The Music: Poetry, and Influence of Japan

SBO Staff • April 2007ChoralRepertoire Forum • April 10, 2007

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From time to time, this forum has been dedicated to the music of cultures outside our traditional scope.  The calm power of Russian liturgical anthems, rhythmic energy of African cultures, and the musics of various European countries are a good start, but all fit neatly within our comfort zones.  In this case, I set out to explore the music, poetry and influences of a culture not especially known for ensemble singing.  For this reason, choral music of Japan is a rarity.  But it is often the rarest gems that have the greatest capacity for beauty�in the right light.  So, I hope this column will shed some light on this little explored facet of our art.

It should be made clear to the reader that the author has no expertise in this topic, but has focused on music that may be of particular interest to educators and conductors in the United States.

– Drew Collins, forum editor

Forum editor Drew Collins is a choral musician and educator living in Ohio. He currently conducts choirs and teaches Music Education courses at Wright State University. He is in demand as a clinician, festival conductor and consultant. He has several compositions and articles in print. Contact him directly at


Shojojee (arr. B. Wayne Bisbee) SATB, Perc -Santa Barbara
This arrangement is fun to sing, and audiences will like it, too.  Score calls for an unpitched drum plus bells (hand bells/chimes or glockenspiel would work best), which season the piece nicely.  The altos divide only briefly, and the Japanese is very manageable.  The arrangement is very well crafted, and worth strong consideration.

Hotaru Koi (arr. Ro Ogura) SSA – Theodore Presser
This classic has been a favorite of children�s choirs and girls choirs for years, and for good reason: it is charming piece to hear, fun to sing, and full of teaching tools.  The conductor would be well advised to practice conducting the tempo changes before introducing the piece to the choir to ensure smooth transitions.  Add an improvised part for marimba and/or triangle to give your performance a special flair.  I heard an interesting idea from a teacher in Tennessee: perform the piece in the dark and have the singers operate flashlights to depict the fireflies mentioned in the text.  An alternate English text is provided.

Sakura (arr. Toru Takemitsu) SATBdiv – Schott
Sakura is certainly the Japanese folk song most famous in the U.S., and this is a wonderful arrangement of it. It is a challenge for singer and conductor, however, and it is out of print.  For these reasons, it may not be a practical choice for most conductors.  There are several fine choices for treble voices, however: Dwight Okamura�s unique approach (Alliance; SSAA) has proven popular; Douglas Wagner has one that incorporates flute and finger cymbals (Lorenz; 2-part); Linda Spevacek�s arrangement includes parts for Orff instruments and recorders, and is suitable for choirs just starting to sing harmony (Hal Leonard; 2-part); and Julie Wheeler�s fine arrangement features a flexible voicing (BriLee; Unison or 2-part).

A Doyo Medley (Yamada Kosaku, arr. Donald P. Berger) SATB, Piano – Hinshaw
Though composed, these songs are popular enough in Japan to have acquired folk-like status (not unlike Stephen Foster�s songs in the U.S.).  Berger has arranged the melody sensitively.   The tenor and bass parts are joined at the hip, making this a good choice for smaller choirs.  An alternate English text is offered.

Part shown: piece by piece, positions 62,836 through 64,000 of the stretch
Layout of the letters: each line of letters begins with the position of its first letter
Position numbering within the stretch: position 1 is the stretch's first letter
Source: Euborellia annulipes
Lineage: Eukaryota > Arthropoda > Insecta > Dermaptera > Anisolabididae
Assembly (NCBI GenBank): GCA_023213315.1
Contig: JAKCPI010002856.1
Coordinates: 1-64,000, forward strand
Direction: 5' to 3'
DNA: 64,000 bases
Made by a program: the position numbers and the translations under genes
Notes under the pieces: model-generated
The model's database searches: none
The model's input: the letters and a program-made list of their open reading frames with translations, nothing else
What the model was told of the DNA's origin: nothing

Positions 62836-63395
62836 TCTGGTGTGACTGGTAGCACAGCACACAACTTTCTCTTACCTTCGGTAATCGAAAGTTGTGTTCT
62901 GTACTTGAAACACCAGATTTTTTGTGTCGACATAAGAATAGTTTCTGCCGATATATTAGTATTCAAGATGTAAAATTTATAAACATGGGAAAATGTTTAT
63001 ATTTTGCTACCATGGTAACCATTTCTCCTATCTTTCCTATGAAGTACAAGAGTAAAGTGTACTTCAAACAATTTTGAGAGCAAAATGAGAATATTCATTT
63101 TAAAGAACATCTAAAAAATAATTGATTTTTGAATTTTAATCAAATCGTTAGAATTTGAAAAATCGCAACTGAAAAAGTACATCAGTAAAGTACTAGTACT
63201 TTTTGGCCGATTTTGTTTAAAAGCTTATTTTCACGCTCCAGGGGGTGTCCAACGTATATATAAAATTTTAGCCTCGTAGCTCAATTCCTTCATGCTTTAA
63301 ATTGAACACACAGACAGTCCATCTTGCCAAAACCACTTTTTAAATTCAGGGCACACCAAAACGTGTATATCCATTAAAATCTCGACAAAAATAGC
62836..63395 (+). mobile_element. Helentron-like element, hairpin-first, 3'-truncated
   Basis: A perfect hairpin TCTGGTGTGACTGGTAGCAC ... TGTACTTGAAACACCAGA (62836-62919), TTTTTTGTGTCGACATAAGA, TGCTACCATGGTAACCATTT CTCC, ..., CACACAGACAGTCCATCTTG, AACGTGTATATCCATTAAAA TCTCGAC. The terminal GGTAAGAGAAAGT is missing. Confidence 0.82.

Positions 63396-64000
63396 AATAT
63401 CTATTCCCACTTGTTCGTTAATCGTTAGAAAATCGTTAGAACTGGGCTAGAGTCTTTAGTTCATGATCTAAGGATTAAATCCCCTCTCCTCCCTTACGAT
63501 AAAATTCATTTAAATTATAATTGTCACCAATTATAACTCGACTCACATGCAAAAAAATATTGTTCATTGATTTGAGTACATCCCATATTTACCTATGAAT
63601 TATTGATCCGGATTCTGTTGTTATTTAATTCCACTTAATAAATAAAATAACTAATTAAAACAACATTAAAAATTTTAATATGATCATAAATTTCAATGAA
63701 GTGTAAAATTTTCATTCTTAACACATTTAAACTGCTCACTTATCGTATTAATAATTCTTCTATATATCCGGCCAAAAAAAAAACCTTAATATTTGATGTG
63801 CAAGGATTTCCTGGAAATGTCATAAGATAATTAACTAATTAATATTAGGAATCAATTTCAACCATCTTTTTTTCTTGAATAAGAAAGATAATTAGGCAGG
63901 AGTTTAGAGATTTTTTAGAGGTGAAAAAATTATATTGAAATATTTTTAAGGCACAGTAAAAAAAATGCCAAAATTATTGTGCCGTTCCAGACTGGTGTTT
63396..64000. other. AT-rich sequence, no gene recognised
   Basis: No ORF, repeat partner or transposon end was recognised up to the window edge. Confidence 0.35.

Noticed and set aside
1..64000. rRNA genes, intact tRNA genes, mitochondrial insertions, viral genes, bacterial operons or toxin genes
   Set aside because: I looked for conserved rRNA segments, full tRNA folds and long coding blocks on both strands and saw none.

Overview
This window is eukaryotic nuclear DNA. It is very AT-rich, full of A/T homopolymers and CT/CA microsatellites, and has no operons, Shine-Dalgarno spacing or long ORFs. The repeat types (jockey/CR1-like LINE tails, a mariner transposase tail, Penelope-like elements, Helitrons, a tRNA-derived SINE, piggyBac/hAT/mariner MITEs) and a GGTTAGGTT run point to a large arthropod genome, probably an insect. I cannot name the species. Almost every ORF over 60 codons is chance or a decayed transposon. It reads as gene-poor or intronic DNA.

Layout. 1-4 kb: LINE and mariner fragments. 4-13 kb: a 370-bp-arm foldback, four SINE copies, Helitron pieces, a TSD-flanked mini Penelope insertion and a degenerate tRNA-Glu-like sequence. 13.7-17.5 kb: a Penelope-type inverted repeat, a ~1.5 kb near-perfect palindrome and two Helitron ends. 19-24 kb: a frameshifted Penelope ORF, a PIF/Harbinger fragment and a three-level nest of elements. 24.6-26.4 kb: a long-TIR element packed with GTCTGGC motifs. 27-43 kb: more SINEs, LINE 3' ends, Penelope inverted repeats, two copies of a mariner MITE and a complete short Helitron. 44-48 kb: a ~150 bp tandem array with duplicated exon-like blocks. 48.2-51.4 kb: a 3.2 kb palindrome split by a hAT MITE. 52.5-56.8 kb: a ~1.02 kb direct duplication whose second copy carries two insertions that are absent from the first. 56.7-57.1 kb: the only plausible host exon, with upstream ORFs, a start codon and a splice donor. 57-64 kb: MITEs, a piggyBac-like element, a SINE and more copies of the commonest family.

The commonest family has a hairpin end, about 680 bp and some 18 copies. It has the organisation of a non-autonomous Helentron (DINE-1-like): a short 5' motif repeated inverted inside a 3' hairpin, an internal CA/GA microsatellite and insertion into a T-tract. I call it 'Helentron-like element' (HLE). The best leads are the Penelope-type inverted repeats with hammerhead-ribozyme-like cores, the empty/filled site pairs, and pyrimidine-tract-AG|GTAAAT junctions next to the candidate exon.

Joban Tanko Bushi (arr. Wendy Stuart) 3-Part, Pno – World Music Press
A Japanese work song for younger singers.  The arranger has lived in Japan and brings this knowledge of the culture and its music to this arrangement.  Children will love the traditional vocal embellishments included in the score.  For more advanced treble choirs, see Wendy Bross Stuart�s arrangement of Toshima Mochi Tsuki Bushi (Hal Leonard; SSAA, perc).

Sohran Bushi (arr. Osamu Shimizu) SATB – Ongaku No Tomo Sha/Walton
Chanticleer recorded this arrangement on their CD, Wondrous Love.  It is charming, but difficult to locate in the U.S.  It is included in the first volume of Cantemus, published in the U.S. by Walton.  There are also arrangements of this tune by Francis Baxter (Santa Barbara P.O.P.) for SATB, and Wendy Stuart (Colla Voce) for SSA.  Regardless of the arrangement, your choir will enjoy singing this tune.

Hiraita, Hiraita (arr. Ken Hakoda) SATB – Santa Barbara
Like Hotaru Koi, this is a traditional Japanese children�s song.  And, like most Japanese folk songs, its melody is constructed using the pentatonic scale. The text portrays the opening and closing of a lotus blossom, a metaphor for the cyclical nature of life.  The final effect is atmospheric, aided by the graceful melody, patient tempo, and thick sonorities at the climax.


Japanese Garden (Matthew Culloton) SSA, Piano, Clarinet – Curtis
This is a beautiful early effort from now-established composer Matthew Culloton.  The clarinet (which may also be played by any �C� instrument�parts for both are included in the score) adds a lovely color.  The text is by Minnesota poet David Bengtson, and describes the images of a Japanese Garden covered in snow.

Ohisashi Buri (Stephen Hatfield) SA+SATB, Pno 4-hands – Boosey Hawkes
This fun score by Stephen Hatfield provides an opportunity to combine a children�s chorus or treble chorus with an SATB ensemble.  There is very little Japanese to learn.  Hatfield uses pentatonic melody and ostinato to construct the work, both of which aid in its accessibility.  The text is from a work song, or song of encouragement.  Ends with a bang!